Movie export with DirectX? DirectShow?
Movie export with DirectX? DirectShow?
Movie export with DirectX? DirectShow?
Movie export with DirectX? DirectShow?
Movie export with DirectX? DirectShow?
Movie export with DirectX? DirectShow? Movie export with DirectX? DirectShow? Movie export with DirectX? DirectShow? Movie export with DirectX? DirectShow? Movie export with DirectX? DirectShow? Movie export with DirectX? DirectShow? Movie export with DirectX? DirectShow? Movie export with DirectX? DirectShow?
Movie export with DirectX? DirectShow? Movie export with DirectX? DirectShow?
Movie export with DirectX? DirectShow?
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Old 09-16-2008, 02:08 PM
DoughBoy DoughBoy is offline
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Default Movie export with DirectX? DirectShow?


I've been having rotten luck in finding anything that explains if DirectX or DirectShow could export a series of images as a movie clip. Could anyone shed some light on this? If it is possible, could someone point me into a direction of where I could find some documentation explaining how to export a series of bitmaps as a movie clip?

Thanks very much to all for their help.
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Old 09-17-2008, 07:11 AM
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darkforcesjediMovie export with DirectX? DirectShow? darkforcesjedi is offline
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DirectShow can quite literally do anything if you have the filters to do it. However, rather than trying to find an appropriate filter, I suggest you take a look at the Berkley MPEG Encoder. This is an executable, not a library. The source (gzip) is available here:
http://bmrc.berkeley.edu/ftp/pub/mul....5b-src.tar.gz

The download site is here, but they only have compiled binaries for *nix:
http://bmrc.berkeley.edu/frame/research/mpeg/

There's a version 1.5c floating around the internet somewhere, but either version you'll have to compile yourself.

This encoder will take sequentially numbered images and encode them into an MPEG video. I used it for a while when I was doing scientific simulations. I would output snapshots as JPEGs and then use the encoder to make a video.
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Old 09-17-2008, 11:14 AM
DoughBoy DoughBoy is offline
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darkforcesjedi,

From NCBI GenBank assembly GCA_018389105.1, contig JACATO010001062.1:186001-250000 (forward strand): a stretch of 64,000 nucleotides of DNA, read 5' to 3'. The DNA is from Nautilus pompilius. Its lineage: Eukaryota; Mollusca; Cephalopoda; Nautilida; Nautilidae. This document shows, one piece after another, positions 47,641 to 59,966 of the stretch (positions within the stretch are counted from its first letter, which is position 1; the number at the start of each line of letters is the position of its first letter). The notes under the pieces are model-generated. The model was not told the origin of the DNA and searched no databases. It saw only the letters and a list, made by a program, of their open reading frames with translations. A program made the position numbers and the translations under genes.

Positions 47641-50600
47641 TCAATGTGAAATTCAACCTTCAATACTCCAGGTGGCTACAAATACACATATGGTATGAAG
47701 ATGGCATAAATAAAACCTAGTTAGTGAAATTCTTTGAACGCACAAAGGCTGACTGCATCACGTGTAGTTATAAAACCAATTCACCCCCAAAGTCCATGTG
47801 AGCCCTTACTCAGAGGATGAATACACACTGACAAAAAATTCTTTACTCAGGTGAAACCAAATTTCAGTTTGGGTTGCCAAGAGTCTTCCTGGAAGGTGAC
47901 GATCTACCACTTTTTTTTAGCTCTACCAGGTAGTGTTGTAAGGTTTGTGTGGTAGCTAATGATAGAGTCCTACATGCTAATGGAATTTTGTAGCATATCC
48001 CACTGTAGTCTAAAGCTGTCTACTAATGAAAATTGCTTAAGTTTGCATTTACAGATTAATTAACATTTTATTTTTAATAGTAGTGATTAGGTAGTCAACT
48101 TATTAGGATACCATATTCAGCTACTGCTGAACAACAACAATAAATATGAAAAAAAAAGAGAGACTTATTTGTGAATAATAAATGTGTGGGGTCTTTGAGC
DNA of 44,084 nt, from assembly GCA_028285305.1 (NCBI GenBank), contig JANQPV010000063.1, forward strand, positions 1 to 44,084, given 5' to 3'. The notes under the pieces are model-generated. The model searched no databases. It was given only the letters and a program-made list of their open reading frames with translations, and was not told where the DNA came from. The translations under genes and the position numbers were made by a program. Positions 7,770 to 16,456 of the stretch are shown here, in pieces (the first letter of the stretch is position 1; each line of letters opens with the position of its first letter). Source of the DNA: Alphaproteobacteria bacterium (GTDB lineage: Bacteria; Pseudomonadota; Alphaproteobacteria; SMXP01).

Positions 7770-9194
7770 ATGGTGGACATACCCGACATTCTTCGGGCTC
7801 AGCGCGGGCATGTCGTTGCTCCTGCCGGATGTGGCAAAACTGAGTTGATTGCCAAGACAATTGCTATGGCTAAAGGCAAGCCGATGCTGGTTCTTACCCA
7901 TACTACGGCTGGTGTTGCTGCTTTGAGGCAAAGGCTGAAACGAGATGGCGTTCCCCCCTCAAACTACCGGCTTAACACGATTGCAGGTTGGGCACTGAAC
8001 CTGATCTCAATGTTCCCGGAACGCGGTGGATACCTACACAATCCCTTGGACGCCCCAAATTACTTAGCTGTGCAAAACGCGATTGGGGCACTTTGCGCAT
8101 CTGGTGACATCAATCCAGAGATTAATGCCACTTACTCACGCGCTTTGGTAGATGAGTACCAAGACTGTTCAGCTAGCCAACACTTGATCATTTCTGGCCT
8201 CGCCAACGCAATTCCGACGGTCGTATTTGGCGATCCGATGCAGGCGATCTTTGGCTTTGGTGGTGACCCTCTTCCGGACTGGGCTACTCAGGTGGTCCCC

Thanks very much for your reply. Sounds like this Berkley MPEG Encoder is easy to use would be much appreciated when implemented into my application.

But I must admit, DirectShow has grabbed my current attention and I would like to work with this. Seeing your comment of "DirectShow can quite literally do anything if you have the filters to do it" has further pushed my eagerness to work with DirectShow. Have you had any experience with DirectShow? Can you point me into a direction of how/where I could get started? I've found sites referencing DirectShow.NET, but never came across anything saying "If you have an MPEG Filter you can ...".

For now I'm curious to learn more about DirectShow, if this turns out to be a dead end, then I'll take you up on your suggestion of the "Berkley MPEG Encorder". Which I thank you again for.

I look forward to hearing back from you.
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Old 09-17-2008, 01:55 PM
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darkforcesjediMovie export with DirectX? DirectShow? darkforcesjedi is offline
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I'll briefly describe DirectShow here, but detailed information is available from MSDN:
http://msdn.microsoft.com/en-us/libr...23(VS.85).aspx

DirectShow is no longer part of DirectX by the way. It's part of the Windows SDK.

DS is an architecture for managing media. It works by assembling "Filters" into "Graphs". Each filter can have a number (zero or more) of "Input Pins" and "Output Pins". "Pins" are the interfaces between filters. The writer of a filter is free to use any method of communication between his pins and the pins on another filter assuming they both support that method of communication. Normally filters communicate using shared memory.

Filters are executable code (programs). For instance, there is a commonly used filter called "File Writer". It has 1 input pin and no ouput pins. It writes the data from its input pin to a file.

What you need for your project is a filter with no input pins and 1 output pin. This filter would need to be configured to read the files of interest and convert them to a stream compatible with a video compression filter. You could add audio by streaming it from another filter into a muxer (a muxer interleaves audio and video streams).

The problem here is you need the filter that reads image files from your hard drive. You'd need to write or find it before you could continue.

If you want to take a look at what goes on behind the scenes, download GraphEdit. It allows you to manually create graphs. I've used it to transcode videos in the past. You'll find that your computer probably has dozens or even hundreds of filters installed, so it's kind of hard to get into. DirectShow supports automatic rendering (graph building) though. Here's a schematic of a video transcode:
http://msdn.microsoft.com/en-us/libr...33(VS.85).aspx
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Movie export with DirectX? DirectShow?
Movie export with DirectX? DirectShow?
Movie export with DirectX? DirectShow? Movie export with DirectX? DirectShow?
Movie export with DirectX? DirectShow?
Movie export with DirectX? DirectShow?
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Movie export with DirectX? DirectShow?
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Movie export with DirectX? DirectShow?
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